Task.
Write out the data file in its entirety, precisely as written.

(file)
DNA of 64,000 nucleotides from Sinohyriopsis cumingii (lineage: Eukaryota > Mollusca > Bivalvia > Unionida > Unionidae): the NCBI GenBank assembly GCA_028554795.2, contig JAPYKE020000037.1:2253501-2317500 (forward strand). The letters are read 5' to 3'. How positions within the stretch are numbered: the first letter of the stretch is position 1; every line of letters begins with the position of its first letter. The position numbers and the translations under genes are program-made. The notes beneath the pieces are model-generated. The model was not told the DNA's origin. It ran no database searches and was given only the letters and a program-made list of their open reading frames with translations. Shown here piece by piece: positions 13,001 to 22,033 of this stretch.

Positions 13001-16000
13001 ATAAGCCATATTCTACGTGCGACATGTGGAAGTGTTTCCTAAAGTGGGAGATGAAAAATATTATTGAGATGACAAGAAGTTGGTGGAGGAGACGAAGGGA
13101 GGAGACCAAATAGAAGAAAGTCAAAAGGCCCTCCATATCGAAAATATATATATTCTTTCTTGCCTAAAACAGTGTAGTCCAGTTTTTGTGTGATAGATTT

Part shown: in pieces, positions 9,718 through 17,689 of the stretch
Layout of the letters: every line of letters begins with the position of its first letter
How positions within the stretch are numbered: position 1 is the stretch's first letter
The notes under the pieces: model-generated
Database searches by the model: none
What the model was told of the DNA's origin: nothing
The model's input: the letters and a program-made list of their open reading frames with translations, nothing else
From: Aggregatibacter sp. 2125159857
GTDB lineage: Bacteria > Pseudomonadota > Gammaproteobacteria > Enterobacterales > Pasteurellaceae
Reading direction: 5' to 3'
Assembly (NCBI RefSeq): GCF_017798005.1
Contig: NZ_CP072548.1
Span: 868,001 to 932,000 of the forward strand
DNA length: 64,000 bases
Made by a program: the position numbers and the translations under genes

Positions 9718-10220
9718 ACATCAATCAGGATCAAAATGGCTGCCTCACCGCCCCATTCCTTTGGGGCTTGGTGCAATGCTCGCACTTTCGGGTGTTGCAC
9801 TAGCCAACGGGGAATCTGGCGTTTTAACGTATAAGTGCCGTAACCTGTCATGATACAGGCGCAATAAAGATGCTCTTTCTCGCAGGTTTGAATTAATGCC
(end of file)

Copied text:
DNA of 64,000 nucleotides from Sinohyriopsis cumingii (lineage: Eukaryota > Mollusca > Bivalvia > Unionida > Unionidae): the NCBI GenBank assembly GCA_028554795.2, contig JAPYKE020000037.1:2253501-2317500 (forward strand). The letters are read 5' to 3'. How positions within the stretch are numbered: the first letter of the stretch is position 1; every line of letters begins with the position of its first letter. The position numbers and the translations under genes are program-made. The notes beneath the pieces are model-generated. The model was not told the DNA's origin. It ran no database searches and was given only the letters and a program-made list of their open reading frames with translations. Shown here piece by piece: positions 13,001 to 22,033 of this stretch.

Positions 13001-16000
13001 ATAAGCCATATTCTACGTGCGACATGTGGAAGTGTTTCCTAAAGTGGGAGATGAAAAATATTATTGAGATGACAAGAAGTTGGTGGAGGAGACGAAGGGA
13101 GGAGACCAAATAGAAGAAAGTCAAAAGGCCCTCCATATCGAAAATATATATATTCTTTCTTGCCTAAAACAGTGTAGTCCAGTTTTTGTGTGATAGATTT

Part shown: in pieces, positions 9,718 through 17,689 of the stretch
Layout of the letters: every line of letters begins with the position of its first letter
How positions within the stretch are numbered: position 1 is the stretch's first letter
The notes under the pieces: model-generated
Database searches by the model: none
What the model was told of the DNA's origin: nothing
The model's input: the letters and a program-made list of their open reading frames with translations, nothing else
From: Aggregatibacter sp. 2125159857
GTDB lineage: Bacteria > Pseudomonadota > Gammaproteobacteria > Enterobacterales > Pasteurellaceae
Reading direction: 5' to 3'
Assembly (NCBI RefSeq): GCF_017798005.1
Contig: NZ_CP072548.1
Span: 868,001 to 932,000 of the forward strand
DNA length: 64,000 bases
Made by a program: the position numbers and the translations under genes

Positions 9718-10220
9718 ACATCAATCAGGATCAAAATGGCTGCCTCACCGCCCCATTCCTTTGGGGCTTGGTGCAATGCTCGCACTTTCGGGTGTTGCAC
9801 TAGCCAACGGGGAATCTGGCGTTTTAACGTATAAGTGCCGTAACCTGTCATGATACAGGCGCAATAAAGATGCTCTTTCTCGCAGGTTTGAATTAATGCC